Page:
Don’t Develop Features, Build Designed Products

When faced with a hard deadline you are forced to make decisions fast. Below I am going to detail briefly the design decisions that took place to deliver PlaygroundCommunity for the hack::data competition.

As I stated in my last post, Developers’ Weak Spot, time and time again I fall for this trap. In PlaygroundCommunity I started all wrong. I thought, after my success of the Kindy Web Site, surely there must be a good platform for me to begin this site with. It could give me logins, forums, comments, Facebook integration etc. So began the search. I fired up the Microsoft Web Platform installer and had a look at the open source .NET based blog, forums, content management systems, to find something just right. What I found was that I had fast headed out in the wrong direction on a new project and completely wasted my time.

I did not design the product that I wanted. I had a feature ideas written down, but the problem is shopping list requirements are just plain wrong. They give the false impression that you have thought about your product when you haven’t. My motive for searching for base that had it all was that I did not want to waste anytime coding something that is already done. However, more time is wasted building the wrong thing. I started designing the product wrong. I went:

Idea > Feature Shopping List > Search for existing platform to save development time

After I waste my time, I started again. It still starts with the idea. From the idea you generally cannot help thinking of all the things the application could do. A feature shopping list. Only do this briefly. You don’t even need to write this down and can skip it completely. Coming up with features is usually easy. You need to put all that aside and think of the user experience (UX) and the work flow that is desirable for your users first. When that is taken into account, requirements that sounded good on their own, that don’t fit in the UX get dropped easily. The same goes for discovering features that fall out of the workflow that would not have been easily considered on their own. Always come from the user perspective when considering a new feature. It is like grocery shopping. You plan your meals for the week, check out the recipes and then build a shopping list based on what you need.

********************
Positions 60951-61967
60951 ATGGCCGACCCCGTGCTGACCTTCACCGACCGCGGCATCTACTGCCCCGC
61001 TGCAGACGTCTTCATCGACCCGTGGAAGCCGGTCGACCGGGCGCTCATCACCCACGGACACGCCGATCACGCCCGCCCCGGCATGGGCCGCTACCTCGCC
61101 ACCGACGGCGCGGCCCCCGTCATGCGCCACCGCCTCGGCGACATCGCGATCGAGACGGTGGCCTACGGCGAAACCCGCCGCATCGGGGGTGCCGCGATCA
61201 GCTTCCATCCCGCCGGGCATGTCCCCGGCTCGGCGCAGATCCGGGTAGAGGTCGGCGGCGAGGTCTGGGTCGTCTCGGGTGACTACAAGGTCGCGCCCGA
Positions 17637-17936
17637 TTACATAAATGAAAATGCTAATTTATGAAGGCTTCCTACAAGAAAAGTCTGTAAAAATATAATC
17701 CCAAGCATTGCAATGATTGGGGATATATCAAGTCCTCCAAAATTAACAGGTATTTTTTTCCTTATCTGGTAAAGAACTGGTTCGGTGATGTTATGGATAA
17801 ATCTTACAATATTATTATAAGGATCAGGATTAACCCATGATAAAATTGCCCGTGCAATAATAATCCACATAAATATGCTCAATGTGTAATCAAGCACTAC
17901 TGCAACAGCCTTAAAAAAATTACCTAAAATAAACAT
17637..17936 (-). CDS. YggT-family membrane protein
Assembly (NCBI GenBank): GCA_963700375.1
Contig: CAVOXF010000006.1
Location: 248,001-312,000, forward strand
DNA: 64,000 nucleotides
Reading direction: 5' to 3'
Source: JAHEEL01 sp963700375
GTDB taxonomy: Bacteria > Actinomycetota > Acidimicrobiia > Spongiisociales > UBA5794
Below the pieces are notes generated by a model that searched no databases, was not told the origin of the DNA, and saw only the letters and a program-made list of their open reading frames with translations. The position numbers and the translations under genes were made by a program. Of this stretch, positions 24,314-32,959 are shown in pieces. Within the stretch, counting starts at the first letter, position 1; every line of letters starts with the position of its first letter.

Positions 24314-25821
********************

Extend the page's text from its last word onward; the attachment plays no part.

The solution for PlaygroundCommunity was to mock the interfaces to determine the functionality that is required. What I ended up with was 2 pages, with external services consumed with JavaScript. Nothing difficult that required a heavy, feature-filled platform to start from. Although this is very clear in hindsight, from my feature shopping list, it was not. Below are the mocks I did in PowerPoint Storyboarding, an extension for PowerPoint that comes with Visual Studio 2012.

PlaygroundCommunity Mock Page 1PlaygroundCommunity Mock Page 2

From here you can see how close the end product came. I had a few changes on the mocks after consulting a couple of people before I even started coding. It was easy to determine what could also be cut to be able to make the deadline. What makes it interesting is due to the clear scope I was then able to take a risk and use technologies I had no previous experience with, for my learning and improved user experience.

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